The Jaguars (1-1) are back in London for their fifth consecutive game at Wembley Stadium. They will play the Baltimore Ravens (2-0) on Sunday, but the Jaguars are coming off a 37-16 loss to the Tennessee Titans last week at EverBank Field in which the offense struggled. Blake Bortles had three turnovers and Leonard Fournette was held to 40 yards on 14 carries. The Jaguars trailed 30-3 in the fourth quarter.
The longest plane ride Leonard Fournette has taken in his life lasted three hours from New Orleans to Los Angeles. And like most of the Jaguars’ rookies, he has never traveled outside the United States. But Fournette will enjoy a first-time experience as the Jaguars were set to depart for London on Thursday afternoon in advance of Sunday’s game against the Baltimore Ravens at Wembley Stadium.
Unlike a month ago, there is no open quarterback battle going on this week for the Jaguars’ starting job like it was between Blake Bortles and Chad Henne during Week 3 of the preseason. Still, competition increased at the spot on Wednesday when Ryan Nassib got in his first full-scaled work with the team after he was signed on Monday. For now, Nassib is considered to be insurance in case Bortles goes down with an injury.
Muck Rack makes it simple to find people, tweets, or articles that mention any name, keyword, company, hashtag etc. We've compiled this guide to help you make the most of your search.
Selecting a term
Start searching tweets, articles from media outlets, articles mentioned in tweets, journalists'
names, titles and bios with some suggested searches:
Companies or Topics (e.g. iPhone, Microsoft)
Phrases (e.g. "cloud computing") — use quotes to keep the terms together
Twitter handles (e.g. @username) — returns those who have mentioned or replied to
Names (e.g. "David Pogue")
Hashtags (e.g. #sxsw, #london2012)
Bio details (e.g. vegan, Olympics, father)
Muck Rack's Advanced Search allows for many boolean operators.
Find results that mention multiple specified terms, use AND or
+. For example, ensure each result contains both Elon Musk and Mark Zuckerberg by
searching Obama AND Romney or Obama + Romney.
Use the operators OR or , to broaden your search when you'd like either of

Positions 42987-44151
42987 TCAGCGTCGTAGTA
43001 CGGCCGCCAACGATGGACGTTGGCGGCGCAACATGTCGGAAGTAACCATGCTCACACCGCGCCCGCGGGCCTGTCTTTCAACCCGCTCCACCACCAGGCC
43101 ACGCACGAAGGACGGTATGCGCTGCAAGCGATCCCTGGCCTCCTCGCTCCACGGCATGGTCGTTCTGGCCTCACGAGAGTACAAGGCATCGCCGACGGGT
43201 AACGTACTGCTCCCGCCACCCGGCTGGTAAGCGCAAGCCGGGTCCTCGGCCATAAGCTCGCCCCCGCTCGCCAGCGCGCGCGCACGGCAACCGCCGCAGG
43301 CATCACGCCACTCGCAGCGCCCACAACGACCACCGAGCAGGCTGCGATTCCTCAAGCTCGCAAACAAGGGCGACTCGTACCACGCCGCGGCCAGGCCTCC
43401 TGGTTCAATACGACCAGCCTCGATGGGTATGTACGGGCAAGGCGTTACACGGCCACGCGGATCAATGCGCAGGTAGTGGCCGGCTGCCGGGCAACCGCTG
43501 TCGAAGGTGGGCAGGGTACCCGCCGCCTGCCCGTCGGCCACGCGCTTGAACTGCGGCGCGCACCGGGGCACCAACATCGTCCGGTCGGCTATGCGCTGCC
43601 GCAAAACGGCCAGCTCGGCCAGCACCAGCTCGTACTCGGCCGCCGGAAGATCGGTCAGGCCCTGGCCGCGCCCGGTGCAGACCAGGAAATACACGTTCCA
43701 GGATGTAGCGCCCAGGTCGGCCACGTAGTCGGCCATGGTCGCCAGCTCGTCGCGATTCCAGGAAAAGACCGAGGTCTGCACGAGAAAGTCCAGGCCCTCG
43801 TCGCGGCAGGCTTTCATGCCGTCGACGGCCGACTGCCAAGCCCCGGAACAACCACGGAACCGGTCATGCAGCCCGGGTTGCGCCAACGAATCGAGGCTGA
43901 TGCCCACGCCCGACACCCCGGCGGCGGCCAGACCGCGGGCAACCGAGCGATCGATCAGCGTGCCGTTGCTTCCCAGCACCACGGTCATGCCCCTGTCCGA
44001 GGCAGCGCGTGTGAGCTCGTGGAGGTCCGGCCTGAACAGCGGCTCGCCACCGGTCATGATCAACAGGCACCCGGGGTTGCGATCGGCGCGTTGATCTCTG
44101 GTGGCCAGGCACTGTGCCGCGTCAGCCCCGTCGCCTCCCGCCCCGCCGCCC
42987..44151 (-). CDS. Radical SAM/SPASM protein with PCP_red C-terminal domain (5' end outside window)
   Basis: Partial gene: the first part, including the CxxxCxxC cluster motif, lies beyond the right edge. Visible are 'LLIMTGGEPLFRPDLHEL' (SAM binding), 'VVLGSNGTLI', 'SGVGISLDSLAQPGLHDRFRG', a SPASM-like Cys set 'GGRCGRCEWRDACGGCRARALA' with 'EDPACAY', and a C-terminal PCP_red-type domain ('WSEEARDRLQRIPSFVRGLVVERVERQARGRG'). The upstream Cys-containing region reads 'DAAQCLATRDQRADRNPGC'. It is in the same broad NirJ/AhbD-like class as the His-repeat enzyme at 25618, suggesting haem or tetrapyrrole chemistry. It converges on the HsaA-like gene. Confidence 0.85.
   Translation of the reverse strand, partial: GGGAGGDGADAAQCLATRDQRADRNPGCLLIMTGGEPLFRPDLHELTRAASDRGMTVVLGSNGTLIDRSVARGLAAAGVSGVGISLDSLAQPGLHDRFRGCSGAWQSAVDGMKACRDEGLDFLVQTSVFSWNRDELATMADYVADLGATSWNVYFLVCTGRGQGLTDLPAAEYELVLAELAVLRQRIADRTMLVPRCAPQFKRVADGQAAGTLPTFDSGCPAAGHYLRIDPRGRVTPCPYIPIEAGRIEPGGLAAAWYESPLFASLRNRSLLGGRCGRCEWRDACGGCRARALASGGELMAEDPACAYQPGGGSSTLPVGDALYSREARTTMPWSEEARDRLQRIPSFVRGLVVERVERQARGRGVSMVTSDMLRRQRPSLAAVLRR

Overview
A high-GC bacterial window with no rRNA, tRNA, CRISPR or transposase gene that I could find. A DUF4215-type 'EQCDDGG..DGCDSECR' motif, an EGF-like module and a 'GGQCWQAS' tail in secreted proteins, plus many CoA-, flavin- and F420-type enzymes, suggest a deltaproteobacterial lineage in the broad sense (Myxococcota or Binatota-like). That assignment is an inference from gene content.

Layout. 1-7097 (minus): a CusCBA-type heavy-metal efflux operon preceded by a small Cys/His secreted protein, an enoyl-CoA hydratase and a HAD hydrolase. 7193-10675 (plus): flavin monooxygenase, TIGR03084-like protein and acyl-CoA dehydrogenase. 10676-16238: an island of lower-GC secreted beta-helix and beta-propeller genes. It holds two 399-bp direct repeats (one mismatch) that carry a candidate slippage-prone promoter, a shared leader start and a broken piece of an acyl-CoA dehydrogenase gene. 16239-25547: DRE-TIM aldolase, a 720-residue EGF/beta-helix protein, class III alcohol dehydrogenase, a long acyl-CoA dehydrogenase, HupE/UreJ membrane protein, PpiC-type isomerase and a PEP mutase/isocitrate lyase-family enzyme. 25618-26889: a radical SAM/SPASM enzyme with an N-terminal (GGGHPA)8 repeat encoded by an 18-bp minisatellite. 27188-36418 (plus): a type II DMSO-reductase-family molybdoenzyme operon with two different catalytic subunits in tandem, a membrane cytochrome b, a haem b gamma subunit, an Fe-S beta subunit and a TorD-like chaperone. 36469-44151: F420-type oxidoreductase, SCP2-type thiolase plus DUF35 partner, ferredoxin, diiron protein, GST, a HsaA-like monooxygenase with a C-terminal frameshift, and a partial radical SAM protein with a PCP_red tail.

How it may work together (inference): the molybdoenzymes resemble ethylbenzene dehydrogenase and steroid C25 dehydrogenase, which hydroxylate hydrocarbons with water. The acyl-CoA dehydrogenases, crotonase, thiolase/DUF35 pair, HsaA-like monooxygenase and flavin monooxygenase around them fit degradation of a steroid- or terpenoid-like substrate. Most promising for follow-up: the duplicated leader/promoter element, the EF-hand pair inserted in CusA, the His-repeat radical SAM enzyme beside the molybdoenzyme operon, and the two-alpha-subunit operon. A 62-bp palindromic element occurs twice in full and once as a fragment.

multiple terms to appear in results. (This is the default behavior of our search when no operators
are used.) For example, search for democrat OR republican to find results that refer to
Democrats and/or Republicans.
Use NOT or - to subtract results from your search. For
example, searching Disney will yield results about the Walt Disney Company as well as Walt Disney
World Resort. To exclude mentions of Disney World, search for Disney -World or Disney
When using one of these operators with a phrase, enclose it in quotation marks. For example, you can
find results about smartphones excluding Apple's iPhone 4S by searching smartphone -"iPhone
Exact case matching or punctuation
If you're searching for a brand name or keyword that relies on specific punctuation marks or capitalization, you can
find results that match your exact query by adding matchcase: before the keyword you're searching for, like matchcase:E*TRADE .
Use parentheses to separate multiple
boolean phrases. For example, to find journalists talking about having fun in Disney World or
Disneyland, search for ("disney world" OR disneyland) AND fun.
An asterisk can be used to search for any variation of a root word truncated by the asterisk. For example, searching for admin* will return results for administrator, administration, administer, administered, etc.
A near operator is an AND operator where you can control the distance between the words. You can vary the distance the near operation uses by adding a forward slash and number (between 0-99) such as strawberries NEAR/10 "whipped cream", which means the strawberries must exist within 10 words of "whipped cream".